I’m Not There | 11.07.07 | New York

Words by: Nick D’Amore

I’m Not There Concert :: 11.07.07 :: Beacon Theatre :: New York, NY

Interpretation is a major theme throughout Bob Dylan‘s career. From his early folkie reinterpreting of traditional songs to quickly discovering his own voice and having his songs immediately redone by others, Dylan’s music has always welcomed different voices. The new movie I’m Not There attempts to portray Dylan as a person and musician that can be represented by various people – men and women, punks and folkies, blacks and whites, talents and amateurs. The I’m Not There concert did not disappoint in a similar spirit (nor does the stellar soundtrack). It was a pretty accurate depiction of all facets of Dylan’s decades-long career, by turns brilliant and uneven, transcendent and basic, raucous and contemplative, full of “greatest hits” and some long-lost gems. On the whole, the show was much like Dylan’s own concerts, with listeners trying to guess within a few notes what song was being played (when not formally introduced) and hearing how songs from his various periods were recast.

The first highlight of the night was My Morning Jacket frontman Jim James ambling on stage to join the night’s house band, Calexico, for “Goin’ to Acapulco,” an absolutely perfect song for James’ clear, soaring vocals. Standing still, hands stuffed into his blue hoodie, James nailed The Basement Tapes tune. After every extended “Yeeeaaahhh,” the crowd roared with delight. James was definitely a tough act to follow, but Joe Henry, backed by Calexico, was up to the challenge, admirably performing “Senor (Tales of Yankee Power).” Also on point was ex-Screaming Trees vocalist Mark Lanegan‘s interpretation of “Man in the Long Black Coat,” a good showcase for his gravelly, somber voice. Appropriately, he was dressed in a long, black coat.

Jim James :: I’m Not There Concert
11.07 from Stereogum
The first (and most memorable) of many uneven moments was the Magnetic Zeros, introduced by I’m Not There actor Heath Ledger, doing “All I Really Wanna Do.” It took a while for them to get situated and when they finally did the song was basically a loose, spastic, amusing debacle.

Former Dylan keyboardist, Al Kooper, backed by his Funky Faculty with the Uptown Horns, got the crowd back with an energetic “It Takes a Lot to Laugh, It Takes a Train to Cry.” Sounding like a really good bar band, Kooper lead his Faculty through an R&B-flavored version of the Highway 61 Revisited favorite.

Performing another Dylan classic, Ian Ball and Olly Peacock of Gomez did a terrific interpretation of “Don’t Think Twice It’s Alright,” playing a bouncy, catchy arrangement. Another fun version was Dan Hicks and the Hot Licks‘s grooving take on “Subterranean Homesick Blues.” Hicks and his two backup singers, looking a bit like female Blues Brothers, did some cheesy synchronized dance moves that were highly entertaining.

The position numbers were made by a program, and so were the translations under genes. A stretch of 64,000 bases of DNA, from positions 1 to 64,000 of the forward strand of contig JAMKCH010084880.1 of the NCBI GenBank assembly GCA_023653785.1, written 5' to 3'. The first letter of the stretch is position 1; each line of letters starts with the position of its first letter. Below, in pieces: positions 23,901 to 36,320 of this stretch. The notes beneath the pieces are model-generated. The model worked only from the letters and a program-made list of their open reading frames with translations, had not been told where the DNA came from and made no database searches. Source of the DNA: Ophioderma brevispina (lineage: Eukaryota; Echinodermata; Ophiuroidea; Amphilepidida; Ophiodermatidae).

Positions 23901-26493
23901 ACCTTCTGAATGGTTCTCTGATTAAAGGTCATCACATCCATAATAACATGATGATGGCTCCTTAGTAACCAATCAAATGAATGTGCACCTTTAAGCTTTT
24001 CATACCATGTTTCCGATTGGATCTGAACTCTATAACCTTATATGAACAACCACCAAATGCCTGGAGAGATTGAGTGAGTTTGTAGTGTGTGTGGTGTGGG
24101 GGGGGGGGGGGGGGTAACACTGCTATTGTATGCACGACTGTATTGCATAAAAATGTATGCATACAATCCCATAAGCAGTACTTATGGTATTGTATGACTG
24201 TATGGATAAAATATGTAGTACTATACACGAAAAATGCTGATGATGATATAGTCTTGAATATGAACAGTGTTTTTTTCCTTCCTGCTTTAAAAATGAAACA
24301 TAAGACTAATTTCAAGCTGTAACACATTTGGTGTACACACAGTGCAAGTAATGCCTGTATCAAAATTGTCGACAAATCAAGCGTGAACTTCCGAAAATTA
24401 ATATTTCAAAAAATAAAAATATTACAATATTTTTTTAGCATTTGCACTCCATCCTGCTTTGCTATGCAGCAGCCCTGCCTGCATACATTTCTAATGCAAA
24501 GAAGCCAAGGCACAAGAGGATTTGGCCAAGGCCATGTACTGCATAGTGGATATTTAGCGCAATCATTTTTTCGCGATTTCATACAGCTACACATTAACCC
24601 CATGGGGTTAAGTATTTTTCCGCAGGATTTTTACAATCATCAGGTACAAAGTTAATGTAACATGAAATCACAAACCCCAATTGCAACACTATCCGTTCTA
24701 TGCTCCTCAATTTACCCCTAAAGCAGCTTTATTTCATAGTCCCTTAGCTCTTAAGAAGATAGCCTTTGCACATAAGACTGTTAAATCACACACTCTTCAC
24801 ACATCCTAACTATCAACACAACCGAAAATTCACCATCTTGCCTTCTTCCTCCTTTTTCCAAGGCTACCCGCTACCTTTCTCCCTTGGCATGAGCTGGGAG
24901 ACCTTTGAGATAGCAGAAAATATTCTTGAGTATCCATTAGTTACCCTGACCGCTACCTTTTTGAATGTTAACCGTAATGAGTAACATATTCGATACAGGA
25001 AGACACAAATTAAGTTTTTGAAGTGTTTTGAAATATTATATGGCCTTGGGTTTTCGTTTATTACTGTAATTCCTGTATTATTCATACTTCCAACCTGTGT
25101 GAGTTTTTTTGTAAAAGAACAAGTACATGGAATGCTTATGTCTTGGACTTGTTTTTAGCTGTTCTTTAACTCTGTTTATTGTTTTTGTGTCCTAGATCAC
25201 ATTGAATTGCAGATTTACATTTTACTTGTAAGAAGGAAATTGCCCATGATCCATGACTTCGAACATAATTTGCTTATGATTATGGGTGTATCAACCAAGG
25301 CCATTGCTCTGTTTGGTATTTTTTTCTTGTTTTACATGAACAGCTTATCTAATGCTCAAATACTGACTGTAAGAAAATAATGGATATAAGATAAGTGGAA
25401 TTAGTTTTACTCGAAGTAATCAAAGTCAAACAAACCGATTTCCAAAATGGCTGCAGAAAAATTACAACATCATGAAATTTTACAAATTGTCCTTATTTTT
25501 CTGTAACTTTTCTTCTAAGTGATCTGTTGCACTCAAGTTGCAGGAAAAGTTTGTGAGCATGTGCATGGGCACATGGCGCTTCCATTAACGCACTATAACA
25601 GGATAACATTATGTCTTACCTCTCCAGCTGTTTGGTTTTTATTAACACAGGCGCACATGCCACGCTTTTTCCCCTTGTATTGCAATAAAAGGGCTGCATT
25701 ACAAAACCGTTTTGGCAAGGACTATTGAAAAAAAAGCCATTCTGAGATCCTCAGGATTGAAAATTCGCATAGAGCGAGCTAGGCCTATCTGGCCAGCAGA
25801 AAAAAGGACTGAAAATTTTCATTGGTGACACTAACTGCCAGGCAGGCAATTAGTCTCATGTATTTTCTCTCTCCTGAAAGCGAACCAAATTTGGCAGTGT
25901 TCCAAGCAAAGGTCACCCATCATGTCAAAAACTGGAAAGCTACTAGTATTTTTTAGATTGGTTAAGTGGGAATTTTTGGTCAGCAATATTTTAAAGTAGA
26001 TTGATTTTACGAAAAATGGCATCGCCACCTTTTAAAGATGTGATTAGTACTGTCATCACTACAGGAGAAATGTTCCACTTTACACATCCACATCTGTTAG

“Rainy Day Women #12 & 35,” didn’t get such great treatment from Terry Adams (NRBQ). Lyrics went by the wayside as Adams and his band swerved chaotically through a somewhat jammy but often annoying rendition.

Indie rock was solidly represented with Yo La Tengo, Dinosaur Jr.‘s J Mascis and members of Sonic Youth, who performed rare Dylan gems with varying degrees of success. Playing their two songs from the movie’s soundtrack, Yo La Tengo showed off their versatility, first with a noisy, messy rendering of “I Wanna Be Your Lover,” then drummer Georgia Hubley took center stage for a subdued version of “Fourth Time Around,” providing her unmistakable whispering, droning (in a good way) vocals to the Blonde On Blonde tune.

Bob Dylan
Jim James returned with My Morning Jacket for a “Tonight I’ll Be Staying Here With You” similar to the Rolling Thunder Revue version from The Bootleg Series Vol. 5: Bob Dylan Live 1975. MMJ were as energized and powerful as Dylan’s performance 32 years earlier. Mason Jennings followed with a tight, faithful rendition of “The Times They Are A-Changin’.”

Punk legend, John Doe (X) did a spirited version of the Christian-era Dylan, “Pressing On,” which also appears on the film soundtrack. Dressed in an oversized, burnt orange suit, Doe and his four stellar female backup singers sang with conviction, creating a tent-revival vibe within the Beacon Theatre.

The surprise guest of the night was Tift Merritt, who was able to rival MMJ for the crowd-pleaser of the night. The country singer, joined by John Henry on guitar, performed a positively exquisite version of “A Hard Rain’s A-Gonna Fall.” Both her guitar and her powerful voice outsized her tiny frame. Merritt was dramatic and dynamic, commanding our attention for the entire song and earning a standing ovation from some of the crowd.

Smooth voiced Sonic Youth guitarist Lee Ranaldo and his Million Dollar Bashers, which included fellow Sonic Youth member Steve Shelley on drums and J Mascis on lead guitar, performed “Can’t Leave Her Behind.” The band followed with a jangling rendition of “Santa-Fe,” sung by Mascis in his slacker-twang. John Doe joined them for a fantastic version of “Ballad of A Thin Man” featuring Ranaldo on keys and Mascis offering tasty lead guitar accents. Doe was soulful in his delivery of the haunting, surreal song from 1965.

Then, after a night of performances both lame and sublime, The Roots closed the main set with their massive rendition of “Masters of War,” which is quickly becoming legendary. Initially sung to the tune of “The Star Spangled Banner,” the band changed rhythms and styles on a dime, weaving deftly in and out of the Dylan classic and, at one point, segueing into the Band of Gypsys’ “Machine Gun.” The night was capped with a super jam of the oft-covered “All Along the Watchtower” that didn’t sound particularly great but was fun to watch – an apt description of the evening as a whole.

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